Cheever is internationally recognized for his contributions to cancer immunotherapy. The approach grew from the bone-marrow transplantation studies initiated by Thomas and colleagues, who realized the curative potential of the procedure derived from tumor-fighting immune cells, or T-cells, produced by the donor bone marrow. Intrigued by these early findings, Cheever trained with Dr. Alex Fefer and collaborated closely with Dr. Phil Greenberg. Both hold appointments at UW and the Hutchinson Center. In the 1970s and 1980s, the group made a number of the seminal contributions to the field of T-cell therapy before embarking on more independent careers.
Immunotherapy and imaging
As a faculty member of the Center and UW from 1976 to 1997, Cheever worked on developing the principles of T-cell therapy, discovery of potential targets for cancer immunotherapy and development of cancer vaccines. In 1997, he left academia to become a co-founder of Corixa Corporation, a Seattle biotechnology company acquired last year by GlaxoSmithKline. At Corxia, Cheever oversaw the development of three cancer vaccines designed to prevent the recurrence of cancer in patients after treatment — two of which GlaxoSmithKline has already entered into clinical trials and the other is poised to do so. He also had substantial involvement in obtaining Federal Drug Administration commercial approval of Bexxar, a radioactively labeled antibody used for the therapy of lymphoma that was developed in part by Dr. Oliver Press, an investigator at the Center and UW. More recently, Cheever has served as a consultant to the National Cancer Institute's divisions of Cancer Biology and Cancer Therapy and Diagnosis, providing guidance on the how the institute can better facilitate academic immunotherapy research on a national level.
In addition to immunotherapy, biological imaging — in which techniques like magnetic resonance imaging (MRI) and positron emission tomography (PET) scanning are used to visualize detailed structures and molecular processes inside the body — is another area that offers the possibility of unique clinical trials, Cheever said.
"The imaging program at UW is the very best in its field. Some of their innovative and highly sensitive imaging techniques allow us to specifically examine how a cancer drug or other therapy is working in the body in a matter of days rather than in weeks or months," he said. "This is an enormous leap in our ability to monitor the effectiveness of cancer therapy and should provide the tools to more rapidly develop new cancer drugs and therapy combinations."
Cheever noted that the solid-tumor clinical trials program will also benefit greatly from another major initiative at the Center: the focus on the discovery of proteins in the blood, called biomarkers, that signify the risk, early onset or relapse of cancer. Such biomarkers may allow doctors to diagnose cancer at its earliest, most curable stages. "Any marker for early diagnosis is potentially a marker that will help us understand the biology of human cancer and that may allow us to precisely monitor the effects of a therapy being evaluated in a clinical trial," Cheever said.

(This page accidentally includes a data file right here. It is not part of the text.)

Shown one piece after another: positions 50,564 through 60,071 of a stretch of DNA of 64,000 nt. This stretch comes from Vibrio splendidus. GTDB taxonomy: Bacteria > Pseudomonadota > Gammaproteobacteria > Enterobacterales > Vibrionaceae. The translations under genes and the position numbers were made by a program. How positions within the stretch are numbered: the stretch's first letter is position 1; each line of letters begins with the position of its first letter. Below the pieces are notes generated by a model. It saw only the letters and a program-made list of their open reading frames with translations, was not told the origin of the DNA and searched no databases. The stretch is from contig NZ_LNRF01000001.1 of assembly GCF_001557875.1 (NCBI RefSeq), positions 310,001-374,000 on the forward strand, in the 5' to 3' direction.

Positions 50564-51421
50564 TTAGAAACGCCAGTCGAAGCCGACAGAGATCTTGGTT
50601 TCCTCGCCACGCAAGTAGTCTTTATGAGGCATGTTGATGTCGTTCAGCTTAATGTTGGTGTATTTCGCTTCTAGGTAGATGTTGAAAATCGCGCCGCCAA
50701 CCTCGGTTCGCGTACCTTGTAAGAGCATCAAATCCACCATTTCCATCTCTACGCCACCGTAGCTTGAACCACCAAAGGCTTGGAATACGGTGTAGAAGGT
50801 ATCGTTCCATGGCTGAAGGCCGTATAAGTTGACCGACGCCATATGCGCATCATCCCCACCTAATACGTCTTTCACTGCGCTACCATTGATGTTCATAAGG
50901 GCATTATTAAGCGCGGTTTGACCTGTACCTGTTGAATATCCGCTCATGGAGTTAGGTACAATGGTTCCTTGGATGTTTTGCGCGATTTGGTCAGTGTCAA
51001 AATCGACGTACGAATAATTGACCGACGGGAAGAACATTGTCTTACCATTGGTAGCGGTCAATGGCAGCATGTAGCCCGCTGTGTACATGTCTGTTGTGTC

In addition to facilitating greater interaction between laboratory and clinical researchers, Cheever will also act as a bridge between the scientific and administrative worlds of translational research, helping to identify — and find ways to procure — the many resources that will be required to bring the program to the next level. One of the critical factors for success, he said, will be to find ways to provide the financial support that will allow physician-researchers to increase the number of hours they can devote exclusively to their research. He also aims to ensure that adequate staff members are hired to handle the myriad of logistical, administrative and regulatory procedures that are an integral part of conducting clinical trials.
Pivotal point for program
Appelbaum said that bringing Cheever on board at this point in time represents a critical transition in the evolution of the solid-tumor program.
"We have made considerable progress in developing the solid-tumor program and have a number of achievements we can be proud of," he said. "Still, we have a lot more to do. We want to be making a major impact in treating solid-tumor cancers — and one of the best ways we can do that is to have someone on board who can devote 100 percent of their time to continuing to build the infrastructure and mentoring junior faculty. Mac is an outstanding fit for this role."
Cheever describes this point in the evolution of the Center/UW solid-tumor program as both exceedingly exciting and challenging.
"We have enormous potential — but we will need additional resources and staff to realize this potential," he said. "The leaders of both institutions recognize the great value of this investment, and they are committed to seeing it through. Our goal should be nothing less than creating a world-class program."